Margaret Penn, the library system’s director of Branch Services, said the grant is designed to “connect students with original documents of history and photos, anything from legislation to newspapers to first-person accounts.”

A series of 55-minute programs accompanied by lesson plans features lectures and visuals and is “loaded with primary sources” from the Library of Congress, the Digital Library of Georgia and other sources, Gauthier said.

He said children have been fascinated to learn of the youth who participated in the Civil Rights movement, such as students who protested segregation through lunch counter sit-ins. They’ve learned about Claudette Colvin, who was arrested at the age of 15 in Montgomery, Ala. for refusing to give up her seat to a white passenger on a segregated bus, nine months before Rosa Parks.

One of the Library of Congress video clips the program uses is an excerpt from “CBS News Eyewitness: The Albany Movement,” broadcast in 1962. In the video, teenage demonstrators are arrested for singing and praying in front of the segregated public library.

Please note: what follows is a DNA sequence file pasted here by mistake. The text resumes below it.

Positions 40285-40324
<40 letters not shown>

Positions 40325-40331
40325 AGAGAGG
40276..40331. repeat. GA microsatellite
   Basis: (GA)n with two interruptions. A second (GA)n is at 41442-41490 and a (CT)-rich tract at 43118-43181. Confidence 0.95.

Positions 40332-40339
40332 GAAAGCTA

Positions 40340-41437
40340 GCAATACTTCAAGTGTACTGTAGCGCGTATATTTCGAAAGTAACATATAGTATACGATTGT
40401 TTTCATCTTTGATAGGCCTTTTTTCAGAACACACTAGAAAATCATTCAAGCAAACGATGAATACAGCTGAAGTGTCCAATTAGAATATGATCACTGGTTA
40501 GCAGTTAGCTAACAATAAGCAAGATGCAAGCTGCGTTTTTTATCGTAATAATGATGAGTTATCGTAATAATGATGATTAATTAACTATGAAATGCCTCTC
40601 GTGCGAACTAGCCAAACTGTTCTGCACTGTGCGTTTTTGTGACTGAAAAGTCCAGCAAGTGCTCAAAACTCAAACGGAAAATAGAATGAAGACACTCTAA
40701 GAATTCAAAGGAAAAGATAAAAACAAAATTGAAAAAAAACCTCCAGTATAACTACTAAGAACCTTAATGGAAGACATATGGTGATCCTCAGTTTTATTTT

“The act of civil disobedience, actually kneeling in front of the library, is a really powerful video image,” Gauthier said.

Pop, the Bay Creek media specialist, said Gauthier’s presentation is one of students’ favorite Black History Month activities.

“The project is well-designed, thoroughly documented and Mr. Gauthier’s presentation is captivating and memorable with an extensive array of supporting documents, photographs, illustrations, newspaper clippings, stories and other related content that engage students in critical thinking and help them develop knowledge, skills and analytical abilities,” Pop said.

“We are looking forward to having Mr. Gauthier this February again at our school as our media center’s special guest to celebrate Black History Month and learn more about the struggle for social justice and the efforts of the many civil rights activists against segregation, Black voter suppression and discriminatory practices.”

Dr. Dawn Jo Alexander, a GCPS teacher leader, said the partnership of the nation’s library with Gwinnett’s school and library systems is “a great example of organizations coming together to make teaching and learning engaging and authentic.”